Worth of lost luggage to rise to $3,000 

Your lost luggage could soon be worth $3,000, with receipts.

The U.S. Department of Transportation is poised to raise the maximum amount airlines must pay for lost luggage by $200 from $2,800 beginning Wednesday. That won’t include laptop computers, iPods or camera equipment, all among items that airlines claim no liability for if packed in checked luggage.

"That seems fair to me," said Katy Wells, who flew into San Francisco International Airport on Friday from Pine, Colo., to begin a vacation.

Wells said she pays special attention to what she packs in her checked luggage when she jetsoff, just in case it does turn up lost. Luckily, that hasn’t happened to her.

"Anytime I travel, it’s for pleasure, so we’re talking jeans and sweaters," Wells said.

Airlines lost more than 4 million pieces of luggage in 2006, up from 2.9 million in 2005, according to the Aviation Consumer Protection Division of the DOT. That’s 6.73 pieces of mishandled luggage per 1,000 customers, compared to 6.64 in 2005, records show.

The increase in mishandled baggage, which includes damaged, lost or pilfered claims, is partially due to higher passenger figures, said Robin Urbanski, spokeswoman for SFO’s biggest carrier, United Airlines.

"Even so, we need to do a better job making sure our customers’ bags are on their flights," she said.

New restrictions on fluids have also meant more travelers are checking their luggage, adding to the number of bags airlines have to screen, load and ultimately get to the proper destination, said Tim Smith, American Airlines’ spokesman.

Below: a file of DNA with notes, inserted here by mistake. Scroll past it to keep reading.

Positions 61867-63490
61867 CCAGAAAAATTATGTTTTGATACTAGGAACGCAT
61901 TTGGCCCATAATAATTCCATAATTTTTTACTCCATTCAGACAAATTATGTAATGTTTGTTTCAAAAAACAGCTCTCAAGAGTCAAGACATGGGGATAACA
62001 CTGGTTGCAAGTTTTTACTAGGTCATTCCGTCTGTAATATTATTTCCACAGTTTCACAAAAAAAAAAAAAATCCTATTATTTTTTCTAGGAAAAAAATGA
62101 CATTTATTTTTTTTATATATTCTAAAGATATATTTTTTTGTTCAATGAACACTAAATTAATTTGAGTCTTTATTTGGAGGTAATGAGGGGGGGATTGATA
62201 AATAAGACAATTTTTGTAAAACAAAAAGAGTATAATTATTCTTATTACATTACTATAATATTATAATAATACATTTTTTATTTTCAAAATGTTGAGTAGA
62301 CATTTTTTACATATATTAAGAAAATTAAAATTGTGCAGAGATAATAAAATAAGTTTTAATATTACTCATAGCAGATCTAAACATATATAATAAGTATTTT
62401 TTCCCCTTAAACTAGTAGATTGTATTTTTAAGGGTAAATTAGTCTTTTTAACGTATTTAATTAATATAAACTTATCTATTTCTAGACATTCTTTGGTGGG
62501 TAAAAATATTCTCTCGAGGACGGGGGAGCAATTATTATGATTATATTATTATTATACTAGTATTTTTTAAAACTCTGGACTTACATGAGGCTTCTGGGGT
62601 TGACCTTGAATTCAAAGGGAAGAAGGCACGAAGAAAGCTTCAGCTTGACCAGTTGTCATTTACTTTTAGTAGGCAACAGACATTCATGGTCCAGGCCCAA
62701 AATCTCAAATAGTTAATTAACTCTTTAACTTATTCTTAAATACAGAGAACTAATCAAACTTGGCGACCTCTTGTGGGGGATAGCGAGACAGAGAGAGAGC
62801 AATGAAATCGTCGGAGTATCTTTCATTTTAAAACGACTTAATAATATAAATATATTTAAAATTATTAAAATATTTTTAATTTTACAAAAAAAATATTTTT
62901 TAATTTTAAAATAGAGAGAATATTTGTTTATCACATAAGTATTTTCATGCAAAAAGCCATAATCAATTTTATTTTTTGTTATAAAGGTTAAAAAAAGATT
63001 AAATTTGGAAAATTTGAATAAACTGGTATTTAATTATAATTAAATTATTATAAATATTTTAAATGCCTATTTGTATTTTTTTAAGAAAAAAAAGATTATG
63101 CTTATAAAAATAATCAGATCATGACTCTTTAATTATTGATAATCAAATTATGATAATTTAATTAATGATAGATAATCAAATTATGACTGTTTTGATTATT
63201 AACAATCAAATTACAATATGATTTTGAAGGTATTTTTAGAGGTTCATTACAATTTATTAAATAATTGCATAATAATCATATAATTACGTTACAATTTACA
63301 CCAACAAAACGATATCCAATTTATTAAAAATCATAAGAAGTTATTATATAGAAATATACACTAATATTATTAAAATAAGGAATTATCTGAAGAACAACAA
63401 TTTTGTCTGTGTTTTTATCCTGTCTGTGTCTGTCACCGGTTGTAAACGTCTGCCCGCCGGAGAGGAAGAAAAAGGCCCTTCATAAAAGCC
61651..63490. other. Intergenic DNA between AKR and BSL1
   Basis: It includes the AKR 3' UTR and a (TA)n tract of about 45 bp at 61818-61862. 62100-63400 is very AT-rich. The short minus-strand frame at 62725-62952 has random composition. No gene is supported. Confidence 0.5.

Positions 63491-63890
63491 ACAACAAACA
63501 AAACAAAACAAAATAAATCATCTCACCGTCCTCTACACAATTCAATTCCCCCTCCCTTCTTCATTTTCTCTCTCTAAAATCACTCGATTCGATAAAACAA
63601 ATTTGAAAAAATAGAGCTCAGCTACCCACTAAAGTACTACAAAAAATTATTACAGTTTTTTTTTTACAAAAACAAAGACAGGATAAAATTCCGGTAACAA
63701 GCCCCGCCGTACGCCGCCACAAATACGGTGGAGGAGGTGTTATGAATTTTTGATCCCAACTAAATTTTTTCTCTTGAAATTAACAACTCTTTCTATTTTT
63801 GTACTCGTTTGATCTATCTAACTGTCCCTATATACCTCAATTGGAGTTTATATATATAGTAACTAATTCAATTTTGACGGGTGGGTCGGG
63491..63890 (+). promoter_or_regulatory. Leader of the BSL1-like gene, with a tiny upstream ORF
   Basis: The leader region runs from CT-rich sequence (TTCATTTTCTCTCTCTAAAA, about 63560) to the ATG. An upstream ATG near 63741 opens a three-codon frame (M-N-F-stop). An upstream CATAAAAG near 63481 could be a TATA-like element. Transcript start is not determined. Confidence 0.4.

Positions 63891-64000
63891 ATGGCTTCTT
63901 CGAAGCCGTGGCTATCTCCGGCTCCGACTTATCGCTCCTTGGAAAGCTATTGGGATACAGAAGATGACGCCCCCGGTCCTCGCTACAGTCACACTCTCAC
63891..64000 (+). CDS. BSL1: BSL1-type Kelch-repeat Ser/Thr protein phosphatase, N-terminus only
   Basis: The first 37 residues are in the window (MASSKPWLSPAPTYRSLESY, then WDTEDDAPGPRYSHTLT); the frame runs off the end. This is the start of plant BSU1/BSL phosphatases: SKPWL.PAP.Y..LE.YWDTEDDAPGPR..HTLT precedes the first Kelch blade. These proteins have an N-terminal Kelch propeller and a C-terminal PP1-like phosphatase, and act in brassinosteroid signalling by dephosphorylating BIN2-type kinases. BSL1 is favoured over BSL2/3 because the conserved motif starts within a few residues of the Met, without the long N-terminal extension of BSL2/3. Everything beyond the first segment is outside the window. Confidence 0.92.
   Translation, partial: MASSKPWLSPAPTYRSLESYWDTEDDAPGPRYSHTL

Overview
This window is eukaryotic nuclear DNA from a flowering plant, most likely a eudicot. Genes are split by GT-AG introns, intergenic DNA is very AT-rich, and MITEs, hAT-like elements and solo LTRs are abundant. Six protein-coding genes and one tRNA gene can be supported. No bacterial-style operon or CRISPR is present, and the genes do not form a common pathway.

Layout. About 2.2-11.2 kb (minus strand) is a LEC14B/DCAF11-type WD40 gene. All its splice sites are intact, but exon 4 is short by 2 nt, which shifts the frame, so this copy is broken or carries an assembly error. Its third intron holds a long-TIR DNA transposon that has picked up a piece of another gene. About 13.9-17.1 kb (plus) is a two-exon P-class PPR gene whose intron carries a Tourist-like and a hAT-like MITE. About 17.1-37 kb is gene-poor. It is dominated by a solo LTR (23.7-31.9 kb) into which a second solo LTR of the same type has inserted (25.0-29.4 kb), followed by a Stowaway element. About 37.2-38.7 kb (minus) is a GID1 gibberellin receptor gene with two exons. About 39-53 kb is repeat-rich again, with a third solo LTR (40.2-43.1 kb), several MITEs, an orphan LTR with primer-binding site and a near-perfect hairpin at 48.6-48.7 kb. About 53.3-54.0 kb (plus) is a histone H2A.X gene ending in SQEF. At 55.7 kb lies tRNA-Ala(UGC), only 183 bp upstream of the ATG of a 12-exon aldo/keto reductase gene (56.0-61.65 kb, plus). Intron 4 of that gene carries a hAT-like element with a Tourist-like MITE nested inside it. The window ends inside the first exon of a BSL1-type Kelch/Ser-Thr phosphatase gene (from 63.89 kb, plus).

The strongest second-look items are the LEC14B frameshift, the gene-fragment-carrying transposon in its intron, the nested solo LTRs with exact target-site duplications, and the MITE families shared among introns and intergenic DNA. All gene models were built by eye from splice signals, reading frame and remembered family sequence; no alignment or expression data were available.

Overall, lost luggage isn’t common. "About 99.4 percent [of bags] arrive at the same airport on the same plane as the passenger," Smith said.

If luggage is lost, travelers should report it before they leave the airport, or at least within 24 hours, airlines officials said. After a search that can range from three days to several weeks, depending on the airline, travelers can fill out a claim form to be reimbursed. Most airlines request receipts for items that travelers claim were in their luggage, especially expensive items, Smith said.

But even items such as clothes, for which customers have no receipt, should be included for consideration, Urbanski said.

While $3,000 may be the maximum required, airlines could choose to reimburse for more, though it isn’t common. "Good luck in getting that, airlines have a lot of flexibility on what they pay," said Sean Comey, spokesman for AAA of Northern California. Travel agencies occasionally aid AAA members in navigating the "extremely cumbersome" system, Comey said.

A traveler’s best bet is to take anything valuable in their carry-on luggage, Comey said.

ecarpenter@examiner.com

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